How to Design A Program for Athletes: Part 3

In the last article we went over developing the stages of an athletes yearly training schedule. In this article we will discuss how to make an exercise bank and the physiological factors that you should be the focusing on during each stage.

One thing Joe Kenn and Mark Watts taught me that as a coach you need to develop an exercise bank. These are exercises that you are proficient in coaching and performing. I am a big proponent of walking the walk. I’m not saying that you need to squat 600lbs but you should know what it’s like to squat heavy weight, especially if you are teaching athletes how to squat. You wouldn’t take your car to somebody who watched a youtube video on how to replace an alternator, same goes for lifting.

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So if your not proficient in teaching or performing olympic movements then don’t do them. That simple. So the exercises in your exercise bank should be ones you are confident in coaching and know that you can coach anybody on how to perform them. Another thing, make sure you have the right equipment to perform the lifts. There are various ways to organize it but separating it into total body, lower body and upper body lifts will be the easiest and most beneficial.

I like to keep things extremely simple. This is the exercise pool that I use. These are the exercises I prefer as a coach and the ones that I actually enjoy coaching and performing. Knowing your progressions and regressions is extremely important. I like big movements, they give me the biggest bang for my buck. I do most of my olympic movements from the hang or from blocks and typically don't catch. Only time I will catch is if our athletes need them for their college programs.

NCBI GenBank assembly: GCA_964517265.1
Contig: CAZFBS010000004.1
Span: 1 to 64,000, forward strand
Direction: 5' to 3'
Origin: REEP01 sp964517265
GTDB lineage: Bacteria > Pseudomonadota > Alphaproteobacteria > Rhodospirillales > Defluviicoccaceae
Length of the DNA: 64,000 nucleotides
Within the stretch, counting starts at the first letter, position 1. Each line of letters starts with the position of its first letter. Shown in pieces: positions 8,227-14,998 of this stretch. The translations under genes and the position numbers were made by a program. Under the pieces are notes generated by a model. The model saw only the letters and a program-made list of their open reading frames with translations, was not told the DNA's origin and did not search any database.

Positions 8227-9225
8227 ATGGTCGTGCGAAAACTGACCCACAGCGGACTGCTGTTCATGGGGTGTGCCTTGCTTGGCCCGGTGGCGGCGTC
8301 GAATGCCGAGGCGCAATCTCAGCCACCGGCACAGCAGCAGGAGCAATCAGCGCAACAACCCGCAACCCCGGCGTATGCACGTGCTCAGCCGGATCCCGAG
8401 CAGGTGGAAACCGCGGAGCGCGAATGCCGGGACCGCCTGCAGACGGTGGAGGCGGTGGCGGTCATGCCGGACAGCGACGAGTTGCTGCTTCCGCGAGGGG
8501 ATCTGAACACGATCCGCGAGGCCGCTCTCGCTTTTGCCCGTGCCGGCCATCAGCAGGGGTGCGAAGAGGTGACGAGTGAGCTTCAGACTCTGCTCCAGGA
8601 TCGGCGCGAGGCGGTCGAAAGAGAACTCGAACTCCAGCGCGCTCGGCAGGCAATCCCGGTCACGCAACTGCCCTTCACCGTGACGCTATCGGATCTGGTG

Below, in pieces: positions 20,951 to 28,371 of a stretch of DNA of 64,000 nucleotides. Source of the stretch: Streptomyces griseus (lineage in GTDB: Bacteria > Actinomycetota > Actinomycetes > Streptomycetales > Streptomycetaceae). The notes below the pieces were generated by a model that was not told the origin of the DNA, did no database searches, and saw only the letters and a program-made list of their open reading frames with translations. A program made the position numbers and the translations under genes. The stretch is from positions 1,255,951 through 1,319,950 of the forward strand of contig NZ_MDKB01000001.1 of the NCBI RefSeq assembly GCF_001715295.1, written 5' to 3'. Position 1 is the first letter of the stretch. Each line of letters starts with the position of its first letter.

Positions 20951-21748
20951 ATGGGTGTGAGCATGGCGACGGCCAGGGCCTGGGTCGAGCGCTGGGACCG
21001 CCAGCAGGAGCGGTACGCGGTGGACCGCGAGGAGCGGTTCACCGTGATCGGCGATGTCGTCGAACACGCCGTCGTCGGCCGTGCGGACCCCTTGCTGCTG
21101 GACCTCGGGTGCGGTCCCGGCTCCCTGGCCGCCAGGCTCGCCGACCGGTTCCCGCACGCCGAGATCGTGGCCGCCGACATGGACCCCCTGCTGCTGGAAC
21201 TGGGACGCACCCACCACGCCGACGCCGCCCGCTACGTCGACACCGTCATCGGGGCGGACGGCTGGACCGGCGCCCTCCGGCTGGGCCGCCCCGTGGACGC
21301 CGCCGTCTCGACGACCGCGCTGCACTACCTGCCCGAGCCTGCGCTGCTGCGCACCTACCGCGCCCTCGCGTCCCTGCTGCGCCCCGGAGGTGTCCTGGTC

Now that we have developed our exercise bank, lets take a look at each stage a little more in depth. By determining the goals of each stage, programming just became that much easier.

Post Season

Duration: 2-8 weeks

Goal: Rehab, rest, relax, regenerate. Get ready for the off-season. General conditioning is all that is needed. Nothing hard or strenuous.


Duration: 10-30 weeks

Goal: Increase strength, power, increase GPP, enhance mobility and flexibility, agility and speed work.

Early stages: increase GPP and improve techcal and basic skills. General strength training exercises will be the basis of the off-season. As the offseason progresses the athlete is getting ready to begin their competitive stages (Pre-season and in season). So your programming needs to be more specific to the needs of your athletes sport.

Latter stages: Tailored towards the athletes sport. So understanding energy systems is of the utmost importance so you can program accordingly. Anaerobic intervals that work their sport paired with aerobic capacity training needs to be the focus here while focusing on power.


Duration: 2-4 weeks

Goal: Your athletes will now be competing in scrimmages and practices. So your training should be more of a circuit fashion. The reason is because of how intense the practices/scrimmages will be. Pick 4-8 exercises and use movements that will help the athletes recover. These are short workouts, with low volume and intensity.

Conditioning is handled by the sport coach not the strength coach.


Duration: 12-20 weeks

Goal: Two to three training sessions per week. We need to not only maintain strength but the goal should be to also increase strength. As in the pre-season conditioning is handled by the sport coach not the strength coach.

So lets look at the post season using our training units from the previous article


In the next article we will look at various strategies and training units used in programing. If you have any questions or comments leave them below.




Kurz.T. Science of Sports Training – 2nd Edition. 2002

Kenn. The Coach’s Strength Training Playbook. 2003